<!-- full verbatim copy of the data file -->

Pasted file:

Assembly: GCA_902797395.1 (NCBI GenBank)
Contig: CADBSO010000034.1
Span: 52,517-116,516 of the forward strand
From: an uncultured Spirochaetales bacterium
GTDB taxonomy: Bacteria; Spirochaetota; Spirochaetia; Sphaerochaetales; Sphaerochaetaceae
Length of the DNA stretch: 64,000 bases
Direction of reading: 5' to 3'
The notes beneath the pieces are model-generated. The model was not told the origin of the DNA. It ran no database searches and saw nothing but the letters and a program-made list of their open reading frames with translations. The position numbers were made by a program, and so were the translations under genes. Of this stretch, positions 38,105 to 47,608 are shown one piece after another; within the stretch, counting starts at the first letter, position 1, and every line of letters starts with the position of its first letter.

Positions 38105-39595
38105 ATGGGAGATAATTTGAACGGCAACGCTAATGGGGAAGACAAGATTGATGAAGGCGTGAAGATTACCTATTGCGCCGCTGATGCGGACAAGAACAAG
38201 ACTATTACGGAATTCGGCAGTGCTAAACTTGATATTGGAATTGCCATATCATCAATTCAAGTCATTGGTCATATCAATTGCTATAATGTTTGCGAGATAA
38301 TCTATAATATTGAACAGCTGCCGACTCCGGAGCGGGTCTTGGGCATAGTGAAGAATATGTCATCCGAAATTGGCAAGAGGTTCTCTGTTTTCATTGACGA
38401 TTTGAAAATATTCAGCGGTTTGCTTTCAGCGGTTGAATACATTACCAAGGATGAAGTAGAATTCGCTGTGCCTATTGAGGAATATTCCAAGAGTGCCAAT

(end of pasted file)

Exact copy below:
Assembly: GCA_902797395.1 (NCBI GenBank)
Contig: CADBSO010000034.1
Span: 52,517-116,516 of the forward strand
From: an uncultured Spirochaetales bacterium
GTDB taxonomy: Bacteria; Spirochaetota; Spirochaetia; Sphaerochaetales; Sphaerochaetaceae
Length of the DNA stretch: 64,000 bases
Direction of reading: 5' to 3'
The notes beneath the pieces are model-generated. The model was not told the origin of the DNA. It ran no database searches and saw nothing but the letters and a program-made list of their open reading frames with translations. The position numbers were made by a program, and so were the translations under genes. Of this stretch, positions 38,105 to 47,608 are shown one piece after another; within the stretch, counting starts at the first letter, position 1, and every line of letters starts with the position of its first letter.

Positions 38105-39595
38105 ATGGGAGATAATTTGAACGGCAACGCTAATGGGGAAGACAAGATTGATGAAGGCGTGAAGATTACCTATTGCGCCGCTGATGCGGACAAGAACAAG
38201 ACTATTACGGAATTCGGCAGTGCTAAACTTGATATTGGAATTGCCATATCATCAATTCAAGTCATTGGTCATATCAATTGCTATAATGTTTGCGAGATAA
38301 TCTATAATATTGAACAGCTGCCGACTCCGGAGCGGGTCTTGGGCATAGTGAAGAATATGTCATCCGAAATTGGCAAGAGGTTCTCTGTTTTCATTGACGA
38401 TTTGAAAATATTCAGCGGTTTGCTTTCAGCGGTTGAATACATTACCAAGGATGAAGTAGAATTCGCTGTGCCTATTGAGGAATATTCCAAGAGTGCCAAT